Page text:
Column: There are some drastic ideas to overhaul California’s recall. Be careful, says one expert
If there’s a big winner of California’s gubernatorial recall election, apart from the revitalized incumbent, it’s probably Joshua Spivak.
Arguably the country’s foremost expert on the subject, Spivak cranked out a timely history, “Recall Elections: From Alexander Hamilton to Gavin Newsom,” and became the reigning authority on California’s madcap politics for dozens of news outlets worldwide. Appearing in Teen Vogue was a particular thrill, said Spivak, a political obsessive who is no one’s idea of fashion-forward.
But Spivak, with his store of encyclopedic knowledge, warns against anything too drastic, and not just because a reduction in recalls might take away some of his fun. A senior fellow at New York’s Wagner College, Spivak tracks recalls — each year there are scores of them nationwide — as a hobby.
(What, you think extreme ironing and competitive dog grooming aren’t weird?)
It’s too easy in California to force a costly and wasteful special election like Tuesday’s vote.
Spivak worries that some proposals floating around would make it too hard to qualify a recall for the ballot and others, like automatically having the lieutenant governor replace an ousted governor, would only lead to more political mischief. “Then why not recall the lieutenant governor?” he asked.
It’s not as though California is particularly recall-crazy, said Spivak, who lives in the East Bay and makes his living in public relations. In the last 11 years, the state has had 116 recall elections, the overwhelming majority of them at the local level. Michigan had 175, the most of any state, and Oregon had just about as many as California and could surpass the state by year’s end.
But two California gubernatorial recall elections less than 20 years apart — representing half of all those conducted in U.S. history — have raised a number of concerns: about the cost, about the relatively low threshold for qualifying a recall, about the power and influence of money on the signature-gathering process and, not least, about the undemocratic nature of a system that allows a recalled official to be replaced with someone having far less support.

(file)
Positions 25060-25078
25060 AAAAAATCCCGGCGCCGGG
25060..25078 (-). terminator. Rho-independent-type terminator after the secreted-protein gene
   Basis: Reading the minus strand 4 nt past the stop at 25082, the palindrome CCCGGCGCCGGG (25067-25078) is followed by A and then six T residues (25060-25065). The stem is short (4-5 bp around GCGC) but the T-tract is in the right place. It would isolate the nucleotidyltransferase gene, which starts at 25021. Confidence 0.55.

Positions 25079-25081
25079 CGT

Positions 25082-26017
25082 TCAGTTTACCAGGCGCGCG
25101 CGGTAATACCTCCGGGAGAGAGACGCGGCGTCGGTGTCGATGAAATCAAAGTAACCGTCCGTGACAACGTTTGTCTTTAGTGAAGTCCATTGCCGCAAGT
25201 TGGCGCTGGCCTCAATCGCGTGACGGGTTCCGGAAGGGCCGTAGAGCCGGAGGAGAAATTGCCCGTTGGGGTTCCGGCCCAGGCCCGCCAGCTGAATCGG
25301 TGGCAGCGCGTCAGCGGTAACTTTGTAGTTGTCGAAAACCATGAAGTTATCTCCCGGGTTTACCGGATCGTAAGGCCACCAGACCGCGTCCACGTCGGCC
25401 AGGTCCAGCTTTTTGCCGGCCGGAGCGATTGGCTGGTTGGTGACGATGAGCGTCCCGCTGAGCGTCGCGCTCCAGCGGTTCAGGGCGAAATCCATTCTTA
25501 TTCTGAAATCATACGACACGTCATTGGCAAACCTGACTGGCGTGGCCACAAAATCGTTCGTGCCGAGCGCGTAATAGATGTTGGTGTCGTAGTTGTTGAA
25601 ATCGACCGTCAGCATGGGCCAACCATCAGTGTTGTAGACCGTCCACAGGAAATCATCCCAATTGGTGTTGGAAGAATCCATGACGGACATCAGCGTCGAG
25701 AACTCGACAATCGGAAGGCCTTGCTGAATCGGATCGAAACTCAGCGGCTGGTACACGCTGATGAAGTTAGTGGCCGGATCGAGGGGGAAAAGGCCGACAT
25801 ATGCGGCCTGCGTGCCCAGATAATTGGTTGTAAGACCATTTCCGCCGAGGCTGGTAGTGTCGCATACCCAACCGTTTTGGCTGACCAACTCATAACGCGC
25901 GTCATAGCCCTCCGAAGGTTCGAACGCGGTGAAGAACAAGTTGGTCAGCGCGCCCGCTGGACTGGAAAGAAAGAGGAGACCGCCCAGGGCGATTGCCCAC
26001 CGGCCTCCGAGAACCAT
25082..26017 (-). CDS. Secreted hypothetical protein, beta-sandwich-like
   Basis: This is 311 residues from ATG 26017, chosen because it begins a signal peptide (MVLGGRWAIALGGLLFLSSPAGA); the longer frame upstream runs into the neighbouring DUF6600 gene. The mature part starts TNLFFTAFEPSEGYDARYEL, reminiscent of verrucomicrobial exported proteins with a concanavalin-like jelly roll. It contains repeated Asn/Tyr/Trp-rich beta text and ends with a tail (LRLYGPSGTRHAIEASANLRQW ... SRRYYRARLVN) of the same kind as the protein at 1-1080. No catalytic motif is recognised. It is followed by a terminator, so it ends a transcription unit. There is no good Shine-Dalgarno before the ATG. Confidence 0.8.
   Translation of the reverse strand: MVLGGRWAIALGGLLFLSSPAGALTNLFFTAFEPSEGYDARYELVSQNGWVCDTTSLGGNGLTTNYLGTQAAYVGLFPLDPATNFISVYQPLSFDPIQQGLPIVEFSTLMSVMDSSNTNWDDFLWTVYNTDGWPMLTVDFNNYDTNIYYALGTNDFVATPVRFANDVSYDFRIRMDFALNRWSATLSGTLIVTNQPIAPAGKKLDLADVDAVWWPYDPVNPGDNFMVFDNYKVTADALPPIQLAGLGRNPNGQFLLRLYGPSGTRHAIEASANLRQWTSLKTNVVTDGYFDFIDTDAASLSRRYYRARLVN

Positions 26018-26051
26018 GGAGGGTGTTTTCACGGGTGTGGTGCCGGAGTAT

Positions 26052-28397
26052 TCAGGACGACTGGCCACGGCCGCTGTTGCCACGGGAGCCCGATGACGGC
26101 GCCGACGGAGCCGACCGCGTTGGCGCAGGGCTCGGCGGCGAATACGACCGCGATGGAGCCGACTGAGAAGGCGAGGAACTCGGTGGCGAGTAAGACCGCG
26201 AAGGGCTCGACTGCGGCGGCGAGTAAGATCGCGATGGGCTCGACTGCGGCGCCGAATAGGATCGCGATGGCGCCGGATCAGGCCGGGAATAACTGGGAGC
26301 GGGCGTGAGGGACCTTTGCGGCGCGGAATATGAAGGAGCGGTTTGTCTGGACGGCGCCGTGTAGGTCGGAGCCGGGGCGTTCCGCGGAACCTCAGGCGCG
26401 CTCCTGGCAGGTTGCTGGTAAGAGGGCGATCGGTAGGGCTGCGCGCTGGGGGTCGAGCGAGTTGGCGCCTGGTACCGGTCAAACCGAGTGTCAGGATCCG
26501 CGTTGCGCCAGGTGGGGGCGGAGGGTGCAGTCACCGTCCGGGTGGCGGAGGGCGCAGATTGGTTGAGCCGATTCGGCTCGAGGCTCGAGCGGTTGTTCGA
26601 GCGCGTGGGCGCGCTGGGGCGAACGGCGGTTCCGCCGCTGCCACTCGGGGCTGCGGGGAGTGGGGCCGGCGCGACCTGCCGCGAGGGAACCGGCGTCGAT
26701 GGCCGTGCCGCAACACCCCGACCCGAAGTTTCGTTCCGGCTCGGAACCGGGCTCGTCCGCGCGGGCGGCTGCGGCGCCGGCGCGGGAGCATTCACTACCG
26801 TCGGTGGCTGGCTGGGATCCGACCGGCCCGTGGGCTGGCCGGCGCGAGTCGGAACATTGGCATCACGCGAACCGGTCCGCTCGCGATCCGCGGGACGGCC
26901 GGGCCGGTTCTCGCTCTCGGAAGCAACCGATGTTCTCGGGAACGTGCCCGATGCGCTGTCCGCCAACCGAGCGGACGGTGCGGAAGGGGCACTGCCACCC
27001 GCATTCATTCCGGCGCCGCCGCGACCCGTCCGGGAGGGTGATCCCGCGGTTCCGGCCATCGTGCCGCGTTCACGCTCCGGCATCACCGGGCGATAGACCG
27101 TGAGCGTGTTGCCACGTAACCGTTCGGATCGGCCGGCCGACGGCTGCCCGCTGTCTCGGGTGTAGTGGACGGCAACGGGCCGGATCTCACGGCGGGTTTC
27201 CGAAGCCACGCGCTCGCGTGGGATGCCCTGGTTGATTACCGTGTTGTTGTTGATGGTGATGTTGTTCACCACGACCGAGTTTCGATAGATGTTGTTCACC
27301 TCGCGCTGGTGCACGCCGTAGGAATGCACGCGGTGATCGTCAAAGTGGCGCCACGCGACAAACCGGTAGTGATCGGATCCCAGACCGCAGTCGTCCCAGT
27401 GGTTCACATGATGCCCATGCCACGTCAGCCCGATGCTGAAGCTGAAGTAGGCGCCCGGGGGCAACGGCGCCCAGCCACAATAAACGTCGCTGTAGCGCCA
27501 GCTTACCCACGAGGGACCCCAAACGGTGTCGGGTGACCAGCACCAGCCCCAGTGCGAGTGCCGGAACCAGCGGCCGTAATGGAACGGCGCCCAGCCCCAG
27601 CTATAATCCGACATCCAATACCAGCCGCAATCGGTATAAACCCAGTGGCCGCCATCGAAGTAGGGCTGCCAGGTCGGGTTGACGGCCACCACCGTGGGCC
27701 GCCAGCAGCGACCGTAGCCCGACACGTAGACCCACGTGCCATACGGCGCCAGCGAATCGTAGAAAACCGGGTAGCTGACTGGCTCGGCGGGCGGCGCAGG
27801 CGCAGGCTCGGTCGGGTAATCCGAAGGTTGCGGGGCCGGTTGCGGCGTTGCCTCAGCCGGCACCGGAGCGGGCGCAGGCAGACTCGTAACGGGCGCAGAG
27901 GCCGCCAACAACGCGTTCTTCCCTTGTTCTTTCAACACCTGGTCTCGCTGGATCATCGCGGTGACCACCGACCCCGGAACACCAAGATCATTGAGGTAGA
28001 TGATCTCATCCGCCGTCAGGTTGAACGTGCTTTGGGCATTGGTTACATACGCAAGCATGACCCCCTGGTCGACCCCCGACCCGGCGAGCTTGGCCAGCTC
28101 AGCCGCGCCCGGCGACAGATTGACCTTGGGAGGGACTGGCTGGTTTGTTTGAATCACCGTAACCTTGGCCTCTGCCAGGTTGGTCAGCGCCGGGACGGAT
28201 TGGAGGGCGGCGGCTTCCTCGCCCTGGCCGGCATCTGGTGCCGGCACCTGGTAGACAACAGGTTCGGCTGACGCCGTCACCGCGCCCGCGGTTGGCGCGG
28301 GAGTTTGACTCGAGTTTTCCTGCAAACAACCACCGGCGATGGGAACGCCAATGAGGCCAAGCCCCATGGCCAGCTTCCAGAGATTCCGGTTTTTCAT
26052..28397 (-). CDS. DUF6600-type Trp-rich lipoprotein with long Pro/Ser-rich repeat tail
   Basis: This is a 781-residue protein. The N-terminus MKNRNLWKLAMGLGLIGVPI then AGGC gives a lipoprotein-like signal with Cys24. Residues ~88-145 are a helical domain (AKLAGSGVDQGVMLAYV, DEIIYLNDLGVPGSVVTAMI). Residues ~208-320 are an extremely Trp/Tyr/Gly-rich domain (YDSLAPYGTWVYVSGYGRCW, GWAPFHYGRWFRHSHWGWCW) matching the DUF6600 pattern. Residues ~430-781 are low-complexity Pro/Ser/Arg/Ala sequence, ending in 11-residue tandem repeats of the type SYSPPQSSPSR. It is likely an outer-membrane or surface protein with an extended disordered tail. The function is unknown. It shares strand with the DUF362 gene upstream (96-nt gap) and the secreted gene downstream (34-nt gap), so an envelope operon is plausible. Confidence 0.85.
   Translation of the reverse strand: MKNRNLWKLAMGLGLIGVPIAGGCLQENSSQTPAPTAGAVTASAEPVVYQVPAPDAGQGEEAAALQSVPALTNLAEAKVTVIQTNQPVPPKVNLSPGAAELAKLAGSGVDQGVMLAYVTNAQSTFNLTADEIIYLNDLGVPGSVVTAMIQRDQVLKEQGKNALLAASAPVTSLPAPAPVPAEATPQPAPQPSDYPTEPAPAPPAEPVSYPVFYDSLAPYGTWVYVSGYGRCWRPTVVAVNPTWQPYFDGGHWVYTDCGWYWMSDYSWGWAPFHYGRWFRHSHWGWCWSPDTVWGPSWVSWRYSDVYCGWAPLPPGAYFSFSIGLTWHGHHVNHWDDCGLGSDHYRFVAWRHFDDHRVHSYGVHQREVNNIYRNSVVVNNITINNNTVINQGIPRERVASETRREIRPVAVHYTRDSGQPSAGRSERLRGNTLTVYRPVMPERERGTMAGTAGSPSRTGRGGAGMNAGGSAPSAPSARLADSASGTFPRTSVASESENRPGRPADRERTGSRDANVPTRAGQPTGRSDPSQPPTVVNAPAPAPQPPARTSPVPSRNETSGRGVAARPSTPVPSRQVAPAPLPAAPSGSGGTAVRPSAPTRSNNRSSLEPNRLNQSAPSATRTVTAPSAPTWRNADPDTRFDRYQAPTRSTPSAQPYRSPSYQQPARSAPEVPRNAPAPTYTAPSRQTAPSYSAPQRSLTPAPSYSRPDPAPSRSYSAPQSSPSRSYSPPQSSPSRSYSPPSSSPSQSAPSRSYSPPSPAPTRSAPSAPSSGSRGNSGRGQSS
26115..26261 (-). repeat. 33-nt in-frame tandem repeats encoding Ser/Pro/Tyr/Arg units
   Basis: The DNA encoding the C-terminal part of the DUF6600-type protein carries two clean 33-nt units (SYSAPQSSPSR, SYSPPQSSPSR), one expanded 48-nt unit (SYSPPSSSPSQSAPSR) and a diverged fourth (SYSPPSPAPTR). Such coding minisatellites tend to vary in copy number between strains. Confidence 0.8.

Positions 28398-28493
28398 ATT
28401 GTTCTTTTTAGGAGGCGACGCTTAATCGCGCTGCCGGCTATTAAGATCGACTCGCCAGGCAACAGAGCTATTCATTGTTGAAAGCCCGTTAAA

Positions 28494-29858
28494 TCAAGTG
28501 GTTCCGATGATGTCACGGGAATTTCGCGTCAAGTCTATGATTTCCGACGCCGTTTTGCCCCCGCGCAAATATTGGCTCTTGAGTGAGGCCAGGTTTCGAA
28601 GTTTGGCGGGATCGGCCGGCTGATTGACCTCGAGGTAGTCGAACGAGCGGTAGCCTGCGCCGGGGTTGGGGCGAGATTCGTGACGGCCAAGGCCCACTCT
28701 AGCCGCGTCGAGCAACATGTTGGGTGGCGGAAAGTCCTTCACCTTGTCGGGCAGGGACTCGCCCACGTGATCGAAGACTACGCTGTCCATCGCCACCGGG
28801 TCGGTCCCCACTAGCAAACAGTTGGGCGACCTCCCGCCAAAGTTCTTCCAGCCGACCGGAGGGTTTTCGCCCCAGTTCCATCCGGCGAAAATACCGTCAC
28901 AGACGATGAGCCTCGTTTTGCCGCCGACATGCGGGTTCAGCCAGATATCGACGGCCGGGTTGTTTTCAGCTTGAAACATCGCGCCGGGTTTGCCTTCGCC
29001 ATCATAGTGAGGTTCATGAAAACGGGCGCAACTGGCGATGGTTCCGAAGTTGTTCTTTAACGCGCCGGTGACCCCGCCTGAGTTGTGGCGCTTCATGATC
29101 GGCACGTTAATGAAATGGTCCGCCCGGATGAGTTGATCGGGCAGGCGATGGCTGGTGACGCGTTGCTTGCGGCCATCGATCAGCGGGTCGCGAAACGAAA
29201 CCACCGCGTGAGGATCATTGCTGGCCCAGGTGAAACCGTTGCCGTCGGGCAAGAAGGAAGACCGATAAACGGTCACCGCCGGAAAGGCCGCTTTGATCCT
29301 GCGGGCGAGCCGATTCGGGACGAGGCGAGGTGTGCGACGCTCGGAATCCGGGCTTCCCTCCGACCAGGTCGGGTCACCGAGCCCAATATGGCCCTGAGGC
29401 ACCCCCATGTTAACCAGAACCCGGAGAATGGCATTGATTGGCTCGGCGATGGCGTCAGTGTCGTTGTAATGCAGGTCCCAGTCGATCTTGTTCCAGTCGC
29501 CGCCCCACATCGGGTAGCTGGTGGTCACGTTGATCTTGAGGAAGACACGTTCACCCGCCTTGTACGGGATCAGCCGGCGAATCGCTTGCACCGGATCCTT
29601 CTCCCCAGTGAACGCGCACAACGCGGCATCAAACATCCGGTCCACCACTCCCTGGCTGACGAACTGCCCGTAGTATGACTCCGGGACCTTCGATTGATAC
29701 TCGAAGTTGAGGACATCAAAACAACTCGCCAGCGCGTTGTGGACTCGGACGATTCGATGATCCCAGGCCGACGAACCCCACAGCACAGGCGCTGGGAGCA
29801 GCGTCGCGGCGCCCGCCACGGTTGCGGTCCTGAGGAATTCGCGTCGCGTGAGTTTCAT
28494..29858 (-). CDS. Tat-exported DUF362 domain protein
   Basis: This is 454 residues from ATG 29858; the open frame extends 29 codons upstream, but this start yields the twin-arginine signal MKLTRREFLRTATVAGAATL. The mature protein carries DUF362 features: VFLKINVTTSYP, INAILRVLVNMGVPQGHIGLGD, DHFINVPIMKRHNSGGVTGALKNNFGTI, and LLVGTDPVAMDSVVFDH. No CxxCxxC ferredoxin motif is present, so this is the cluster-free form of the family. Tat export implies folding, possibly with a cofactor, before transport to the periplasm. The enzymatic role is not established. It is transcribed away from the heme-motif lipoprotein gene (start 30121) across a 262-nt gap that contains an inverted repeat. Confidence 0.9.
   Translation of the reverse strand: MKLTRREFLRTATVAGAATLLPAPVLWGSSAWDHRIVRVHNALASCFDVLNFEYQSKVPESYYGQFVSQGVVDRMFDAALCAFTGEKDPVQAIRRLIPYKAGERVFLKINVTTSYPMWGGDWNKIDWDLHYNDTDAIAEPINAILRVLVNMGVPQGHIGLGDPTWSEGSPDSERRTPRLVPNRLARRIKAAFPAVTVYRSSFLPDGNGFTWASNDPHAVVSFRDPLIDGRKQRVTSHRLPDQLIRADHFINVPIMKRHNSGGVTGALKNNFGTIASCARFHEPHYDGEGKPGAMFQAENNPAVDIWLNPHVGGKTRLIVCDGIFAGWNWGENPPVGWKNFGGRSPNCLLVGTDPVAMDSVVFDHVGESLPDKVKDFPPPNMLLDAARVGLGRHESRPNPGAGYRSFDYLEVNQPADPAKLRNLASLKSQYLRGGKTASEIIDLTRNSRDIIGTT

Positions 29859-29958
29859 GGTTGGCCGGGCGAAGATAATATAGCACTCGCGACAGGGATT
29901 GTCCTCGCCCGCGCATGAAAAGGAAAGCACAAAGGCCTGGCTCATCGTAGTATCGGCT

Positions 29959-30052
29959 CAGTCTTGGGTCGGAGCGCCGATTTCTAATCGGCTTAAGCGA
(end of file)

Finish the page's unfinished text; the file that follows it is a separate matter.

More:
By way of reminder, even if a near-majority of the electorate votes against the recall, the targeted lawmaker is ousted and replaced by whichever replacement candidate receives a plurality of votes. In other words, if 49.9% of Californians had wanted to keep Newsom in office he would have been tossed out and California’s new governor would be talk radio personality Larry Elder, who received less than 30% of ballots cast in the Sept. 14 election.
Talk about weird math.
Of the 19 states that allow for gubernatorial recall elections, California has the lowest threshold to reach the ballot. It takes signatures representing just 12% of ballots cast in the last governor’s race. Spivak said a good idea would be changing that to 10% of registered voters, which would smooth out fluctuations based on a particularly high or low turnout election. (The latter helped lead to the 2003 recall that resulted in Gov. Gray Davis’ ouster.)
Changing the threshold would make it harder to force a costly special election and require more buy-in from California voters. In Newsom’s case, it took just under 1.5 million signatures to qualify the recall attempt. It would have taken the signatures of 2.2 million registered voters.
Another worthwhile reform, Spivak said, would be to copy the system used in Idaho. To recall someone there, the vote must surpass the number of ballots an official received when they won election. So ejecting Newsom would have required not just majority support for his removal but topping the more than 7.7 million votes he received in November 2018.
“It feels like this type of provision mitigates complaints that a small minority of voters choose to overthrow an elected official,” Spivak said.
Another not-bad idea, he said, is doing away with the bounty paid for signatures to qualify a recall, which gives an edge to well-heeled campaigns and individuals willing to spend a small fortune on qualifying petitions. But, Spivak noted, that could face a stiff legal challenge, given Supreme Court rulings that equate campaign donations with free speech.
(Legislation to do so is pending before Newsom; past efforts have failed.)
The effort to oust Sonoma County prosecutor Jill Ravitch failed. But it underscores the need for reform.
Spivak is less enthused about other proposals.
Forcing recall proponents to pay the cost of an election doesn’t seem appropriate, he said, any more than forcing someone to pay to vote. The recall, he notes, is enshrined in California’s Constitution. “Is there anything else like that,” he asked, “where we make people pay” to exercise their legal right?
“It’s not,” Spivak said, “what we do in America.”
He also frowns on suggestions the recall be limited to cases of malfeasance as opposed to, say, recalling someone because they belong to a different party or voters don’t like the way an officeholder walks or talks.
That would require a judge or election official to determine what constitutes malfeasance, Spivak said, which opens the door to all sorts of legal skirmishing and, inevitably, lengthy appeals. That could end up killing the recall, he said, or at least make it almost impossible to qualify an attempt.
Bottom line, Spivak said, there are changes that could improve the system, reign in some of the more egregious abuses and make it more small-d democratic. “But,” he believes, “it’s not some pressing need.”
Better, he suggested, for lawmakers in Sacramento to focus on homelessness, crime and some of the voter frustrations that led to the attempted recall of Newsom in the first place.
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